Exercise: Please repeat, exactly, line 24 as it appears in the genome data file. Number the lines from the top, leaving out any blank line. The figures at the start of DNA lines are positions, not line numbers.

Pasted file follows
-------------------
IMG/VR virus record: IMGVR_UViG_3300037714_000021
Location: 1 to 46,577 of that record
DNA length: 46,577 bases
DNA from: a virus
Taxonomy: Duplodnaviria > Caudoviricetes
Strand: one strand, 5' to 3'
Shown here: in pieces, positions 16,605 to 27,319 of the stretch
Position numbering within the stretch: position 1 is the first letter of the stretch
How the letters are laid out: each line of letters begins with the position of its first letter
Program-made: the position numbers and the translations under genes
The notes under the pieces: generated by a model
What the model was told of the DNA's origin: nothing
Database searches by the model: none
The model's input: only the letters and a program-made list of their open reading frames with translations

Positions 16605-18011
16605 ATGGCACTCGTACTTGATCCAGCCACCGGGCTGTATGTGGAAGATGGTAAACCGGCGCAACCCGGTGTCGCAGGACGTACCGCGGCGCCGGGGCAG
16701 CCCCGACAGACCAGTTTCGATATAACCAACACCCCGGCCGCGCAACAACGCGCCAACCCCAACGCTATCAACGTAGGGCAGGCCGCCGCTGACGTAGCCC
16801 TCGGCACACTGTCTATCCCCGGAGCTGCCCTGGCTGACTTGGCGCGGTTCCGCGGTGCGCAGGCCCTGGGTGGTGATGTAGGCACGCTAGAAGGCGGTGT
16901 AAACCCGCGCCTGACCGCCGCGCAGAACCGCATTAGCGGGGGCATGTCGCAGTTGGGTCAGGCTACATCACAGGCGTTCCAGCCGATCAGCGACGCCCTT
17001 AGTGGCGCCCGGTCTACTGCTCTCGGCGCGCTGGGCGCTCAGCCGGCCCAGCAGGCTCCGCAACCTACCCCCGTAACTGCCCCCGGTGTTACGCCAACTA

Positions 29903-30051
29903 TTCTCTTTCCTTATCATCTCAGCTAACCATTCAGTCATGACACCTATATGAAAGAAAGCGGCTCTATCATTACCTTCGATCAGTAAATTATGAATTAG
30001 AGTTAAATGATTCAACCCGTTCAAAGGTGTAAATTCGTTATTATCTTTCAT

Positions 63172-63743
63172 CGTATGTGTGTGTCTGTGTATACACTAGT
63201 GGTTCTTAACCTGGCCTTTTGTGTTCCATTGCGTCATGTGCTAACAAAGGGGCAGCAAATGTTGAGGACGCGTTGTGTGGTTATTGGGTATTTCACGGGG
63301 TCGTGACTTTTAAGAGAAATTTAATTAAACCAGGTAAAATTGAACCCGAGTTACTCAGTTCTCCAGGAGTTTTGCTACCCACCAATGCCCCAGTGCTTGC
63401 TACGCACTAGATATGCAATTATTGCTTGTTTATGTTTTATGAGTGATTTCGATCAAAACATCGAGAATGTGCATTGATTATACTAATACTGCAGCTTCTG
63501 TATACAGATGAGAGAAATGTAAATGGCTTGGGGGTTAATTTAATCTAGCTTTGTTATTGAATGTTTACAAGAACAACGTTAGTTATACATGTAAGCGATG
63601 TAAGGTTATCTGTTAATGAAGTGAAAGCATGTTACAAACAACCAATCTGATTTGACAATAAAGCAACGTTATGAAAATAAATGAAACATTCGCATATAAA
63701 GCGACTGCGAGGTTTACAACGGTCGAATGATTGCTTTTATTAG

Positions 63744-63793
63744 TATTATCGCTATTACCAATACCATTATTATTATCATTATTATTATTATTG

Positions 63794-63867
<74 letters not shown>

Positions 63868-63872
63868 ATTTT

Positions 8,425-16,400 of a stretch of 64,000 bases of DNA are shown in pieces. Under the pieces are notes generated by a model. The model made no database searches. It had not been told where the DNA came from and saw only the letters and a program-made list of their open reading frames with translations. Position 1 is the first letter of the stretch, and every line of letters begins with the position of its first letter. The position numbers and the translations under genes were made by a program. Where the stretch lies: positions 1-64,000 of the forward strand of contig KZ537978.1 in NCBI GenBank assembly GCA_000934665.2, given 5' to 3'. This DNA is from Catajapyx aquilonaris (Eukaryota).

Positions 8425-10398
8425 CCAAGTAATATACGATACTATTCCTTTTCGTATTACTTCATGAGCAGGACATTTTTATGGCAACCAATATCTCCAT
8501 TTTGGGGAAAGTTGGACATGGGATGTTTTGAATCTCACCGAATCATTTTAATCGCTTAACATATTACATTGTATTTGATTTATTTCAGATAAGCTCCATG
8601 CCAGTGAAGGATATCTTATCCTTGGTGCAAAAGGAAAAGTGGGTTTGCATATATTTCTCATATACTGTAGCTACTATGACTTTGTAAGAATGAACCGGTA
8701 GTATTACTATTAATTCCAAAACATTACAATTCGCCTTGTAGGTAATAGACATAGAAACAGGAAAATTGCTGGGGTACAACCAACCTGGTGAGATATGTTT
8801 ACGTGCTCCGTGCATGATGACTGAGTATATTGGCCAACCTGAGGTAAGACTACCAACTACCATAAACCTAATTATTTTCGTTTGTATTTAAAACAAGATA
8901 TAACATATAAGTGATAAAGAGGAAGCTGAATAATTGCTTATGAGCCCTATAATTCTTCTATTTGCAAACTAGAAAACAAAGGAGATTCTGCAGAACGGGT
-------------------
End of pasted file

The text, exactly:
Positions 63172-63743